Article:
Bloc Party - Biffy Clyro Live Review
Mystery Jets are the first to brave the grandiose cavern of the Royal Albert Hall. Banging dustbin lids and whatever else seems to be handy, their rag tag style borders on yokelish prog. It sounds endearing and it is in parts, but just its hard to shake the feeling you're watching a contemporary version of Oliver Twist especially in these theatrical surroundings. Guitarist and Dad Henry Harrison has some Artful Dodger about him, in a nonsensical hippy kind of way leaving his lively band of urchins, led by tousled haired Blaine free to mischief. As they also live on Eel Pie Island, it's easy to let the imagination wander as much as the music. From the taunting chant of 'Zootime' to the melodic 'You can't fool me Dennis' the charm and appeal is definitely there but it's difficult to really 'get it'. Prone to bouts of indulgent noodling and guilty of incorporating too much into their songs, their eccentricity is both their appeal and their downfall. Intriguing? Certainly. Marks for use of kitchen utensils? Definitely. Will they take over the world? Probably not, unless Harrison Senior uses Eel Pie as an evil lair.
Biffy Clyro offer something a little more conventional even if it is Glaswegian scream mongering. With the Clyrites (Clyrotes?) out in sporadic force, headbanging, air instrumentation and lustily repetition of every lyric soon follows. Front man Simon Neil seems to have shed the 'early man' look and smartened up for the occasion and even stretches to a haircut. Regardless of aesthetics it hasn't made Biffy significantly quieter or any less neurotic. 'Glitter and Trauma' thuds and echoes with its usual force, whilst the itchy guitar and semi anthemic chorus of 'My Recovery Injection' and the power chord fuelled 'Some kind of wizard' give the die hards something to power their fists to and there's also a smattering of new material such as 'Semimental', 'Who's got a match' and 'A whole child ago'. The venue and the sobering occasion, leave them sounding distinctly, muted and removed from the frenzied sweatbox gigs they're accustomed to, nonetheless it's a commendable show of support for a worthy cause and thankfully the chairs remain firmly rooted to the floor. Mon the Biffy!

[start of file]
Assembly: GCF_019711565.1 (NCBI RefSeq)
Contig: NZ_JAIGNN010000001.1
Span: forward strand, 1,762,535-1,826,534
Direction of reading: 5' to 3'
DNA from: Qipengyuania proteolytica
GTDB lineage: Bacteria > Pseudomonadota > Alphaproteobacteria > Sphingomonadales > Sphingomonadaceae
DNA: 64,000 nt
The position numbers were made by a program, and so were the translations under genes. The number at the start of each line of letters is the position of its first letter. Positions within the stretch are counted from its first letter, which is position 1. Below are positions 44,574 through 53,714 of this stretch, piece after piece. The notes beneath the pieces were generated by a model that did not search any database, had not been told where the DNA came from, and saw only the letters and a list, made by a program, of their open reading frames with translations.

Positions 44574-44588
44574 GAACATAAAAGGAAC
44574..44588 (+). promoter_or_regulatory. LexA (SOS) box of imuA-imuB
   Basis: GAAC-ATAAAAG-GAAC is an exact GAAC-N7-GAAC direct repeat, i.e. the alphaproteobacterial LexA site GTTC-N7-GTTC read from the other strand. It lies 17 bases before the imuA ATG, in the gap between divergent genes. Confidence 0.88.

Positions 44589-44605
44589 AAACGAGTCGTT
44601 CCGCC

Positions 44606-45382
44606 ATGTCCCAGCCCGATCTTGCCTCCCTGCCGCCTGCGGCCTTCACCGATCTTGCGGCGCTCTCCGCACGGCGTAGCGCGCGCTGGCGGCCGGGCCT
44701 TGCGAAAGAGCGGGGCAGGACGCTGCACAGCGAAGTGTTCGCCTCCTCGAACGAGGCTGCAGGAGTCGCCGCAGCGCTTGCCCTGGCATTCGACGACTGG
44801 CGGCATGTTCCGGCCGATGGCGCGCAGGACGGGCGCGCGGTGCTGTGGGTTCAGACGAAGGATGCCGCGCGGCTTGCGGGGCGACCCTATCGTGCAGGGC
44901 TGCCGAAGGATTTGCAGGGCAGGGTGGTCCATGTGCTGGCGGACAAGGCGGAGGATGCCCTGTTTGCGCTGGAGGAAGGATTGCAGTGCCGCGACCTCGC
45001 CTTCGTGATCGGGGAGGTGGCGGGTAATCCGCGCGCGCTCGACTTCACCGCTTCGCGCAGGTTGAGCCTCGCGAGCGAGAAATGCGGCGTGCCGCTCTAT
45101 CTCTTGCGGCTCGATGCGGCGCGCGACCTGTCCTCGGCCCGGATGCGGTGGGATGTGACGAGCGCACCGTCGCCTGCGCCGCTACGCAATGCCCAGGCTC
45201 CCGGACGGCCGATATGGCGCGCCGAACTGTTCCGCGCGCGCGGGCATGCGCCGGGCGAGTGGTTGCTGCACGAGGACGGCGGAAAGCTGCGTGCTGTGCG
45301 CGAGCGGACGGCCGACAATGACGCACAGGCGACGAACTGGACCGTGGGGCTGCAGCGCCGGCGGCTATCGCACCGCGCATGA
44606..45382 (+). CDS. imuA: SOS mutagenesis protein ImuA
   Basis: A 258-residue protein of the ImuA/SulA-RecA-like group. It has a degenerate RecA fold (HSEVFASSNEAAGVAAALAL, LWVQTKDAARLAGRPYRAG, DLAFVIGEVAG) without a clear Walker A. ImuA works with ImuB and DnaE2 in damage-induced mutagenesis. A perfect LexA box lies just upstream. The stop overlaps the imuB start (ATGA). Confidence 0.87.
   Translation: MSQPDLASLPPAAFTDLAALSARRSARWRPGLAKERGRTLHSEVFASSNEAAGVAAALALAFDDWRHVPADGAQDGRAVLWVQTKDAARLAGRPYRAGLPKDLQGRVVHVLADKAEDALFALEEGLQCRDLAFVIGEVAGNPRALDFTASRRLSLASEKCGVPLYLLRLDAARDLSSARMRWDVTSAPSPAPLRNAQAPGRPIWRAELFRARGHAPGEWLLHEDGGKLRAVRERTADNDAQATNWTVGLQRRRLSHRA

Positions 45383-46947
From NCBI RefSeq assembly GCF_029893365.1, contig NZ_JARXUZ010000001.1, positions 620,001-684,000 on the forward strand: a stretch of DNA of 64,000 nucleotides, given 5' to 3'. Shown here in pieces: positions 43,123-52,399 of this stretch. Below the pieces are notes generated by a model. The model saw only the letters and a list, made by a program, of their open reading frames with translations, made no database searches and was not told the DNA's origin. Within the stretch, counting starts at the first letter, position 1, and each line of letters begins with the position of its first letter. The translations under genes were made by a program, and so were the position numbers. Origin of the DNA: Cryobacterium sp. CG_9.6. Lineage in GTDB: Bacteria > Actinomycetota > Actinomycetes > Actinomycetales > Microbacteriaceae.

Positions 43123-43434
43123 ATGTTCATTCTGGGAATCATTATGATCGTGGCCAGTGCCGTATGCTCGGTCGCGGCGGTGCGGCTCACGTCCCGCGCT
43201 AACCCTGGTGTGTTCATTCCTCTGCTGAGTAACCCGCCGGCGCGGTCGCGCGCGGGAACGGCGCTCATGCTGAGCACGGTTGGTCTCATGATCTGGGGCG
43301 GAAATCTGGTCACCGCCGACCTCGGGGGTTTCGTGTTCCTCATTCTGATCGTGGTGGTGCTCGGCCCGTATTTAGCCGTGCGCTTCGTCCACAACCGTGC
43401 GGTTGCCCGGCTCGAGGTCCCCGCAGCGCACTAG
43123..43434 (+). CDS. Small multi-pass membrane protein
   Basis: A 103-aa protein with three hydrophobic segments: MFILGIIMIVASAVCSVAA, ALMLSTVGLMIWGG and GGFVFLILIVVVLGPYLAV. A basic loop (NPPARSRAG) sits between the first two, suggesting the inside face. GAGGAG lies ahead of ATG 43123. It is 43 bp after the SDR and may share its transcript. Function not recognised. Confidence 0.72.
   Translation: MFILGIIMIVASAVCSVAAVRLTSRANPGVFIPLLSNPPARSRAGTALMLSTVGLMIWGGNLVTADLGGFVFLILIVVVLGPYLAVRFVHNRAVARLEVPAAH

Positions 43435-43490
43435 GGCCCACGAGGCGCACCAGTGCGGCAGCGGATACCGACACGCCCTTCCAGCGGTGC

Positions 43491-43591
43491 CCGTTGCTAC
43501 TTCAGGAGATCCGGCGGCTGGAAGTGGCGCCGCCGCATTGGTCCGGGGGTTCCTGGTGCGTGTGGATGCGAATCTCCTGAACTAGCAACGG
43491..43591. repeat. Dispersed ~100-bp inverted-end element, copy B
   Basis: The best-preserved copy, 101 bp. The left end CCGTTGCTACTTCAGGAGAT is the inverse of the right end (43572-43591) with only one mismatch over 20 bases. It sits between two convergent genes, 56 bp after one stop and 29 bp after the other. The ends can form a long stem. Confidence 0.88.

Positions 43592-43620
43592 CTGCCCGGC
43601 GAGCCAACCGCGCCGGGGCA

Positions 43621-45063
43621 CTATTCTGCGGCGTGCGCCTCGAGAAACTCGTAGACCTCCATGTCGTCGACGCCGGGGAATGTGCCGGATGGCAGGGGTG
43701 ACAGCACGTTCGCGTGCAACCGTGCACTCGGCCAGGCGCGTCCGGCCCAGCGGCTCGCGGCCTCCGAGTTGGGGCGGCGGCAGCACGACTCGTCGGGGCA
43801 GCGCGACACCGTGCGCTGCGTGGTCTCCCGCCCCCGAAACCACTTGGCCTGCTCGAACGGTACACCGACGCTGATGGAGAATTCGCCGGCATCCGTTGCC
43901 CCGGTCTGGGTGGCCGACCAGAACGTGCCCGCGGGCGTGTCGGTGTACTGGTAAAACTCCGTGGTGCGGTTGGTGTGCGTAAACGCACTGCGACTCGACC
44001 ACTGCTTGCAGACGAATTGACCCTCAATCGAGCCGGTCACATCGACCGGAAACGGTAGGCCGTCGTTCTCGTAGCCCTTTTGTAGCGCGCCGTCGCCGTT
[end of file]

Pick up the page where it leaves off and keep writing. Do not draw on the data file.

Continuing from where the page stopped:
Roger Daltrey then takes centre stage as compere for the Teenage Cancer Trust and a short video showcase leaves this hack feeling severely guilty for ligging it in a VIP box, and a concentrated scrabble for lose change ensues. After highlighting the real reason for tonight, Roger Daltrey then introduces Bloc Party to rapturous reception.
Bloc Party need no introduction of course. It's a fitting headliner for a tonight's charity gathering as Kele and co. seem to take a lot of things pretty seriously. Starting the set with 'Waiting for the 7.18' a downbeat new number, bassist Gordon Moakes quips 'It's OK to dance' and Bloc Party before they launch another set brimming with nervous vigour and pensive deliberation. Despite a flat 'She's Hearing Voices' they blitz through 'Banquet', 'Two More Years' and 'Like Eating Glass' with Matt Tong's restless drumming consistently impressive. The new tracks in 'Hunting for witches', 'Uniform', 'Wet' and 'Blue Moon' carry on from the more tender moments of 'Silent Alarm' and despite embracing an increasingly darker sound, don't look lost amidst the established favourites. 'So Here We Are' saw Kele, bathed in white light jump onto an amp and survey the crowd with Chris Martin glee whilst 'Helicopter' confirms it's everything a single and a live show should be – vibrant, urgent and over all too quickly.
Returning for a four song encore, new track 'Blue Moon' has some unnervingly promising hallmarks. Despite the drumbeat akin to that of 'Sunday Bloody Sunday', it's another slow burning number and is the kind of track that will elevate them to the mammoth venues inhabited by the likes of Coldplay and U2. On a few occasions the general sound was left wanting but on sheer strength of music and confidence, Bloc Party were seemingly born ready for the big step. Closing on the outstanding 'Pioneers' it's when Kele delivers the line 'We promised the world we'd tame it' like no one else can that you're reminded just why Bloc Party are inimitable and for that reason alone, very, very special.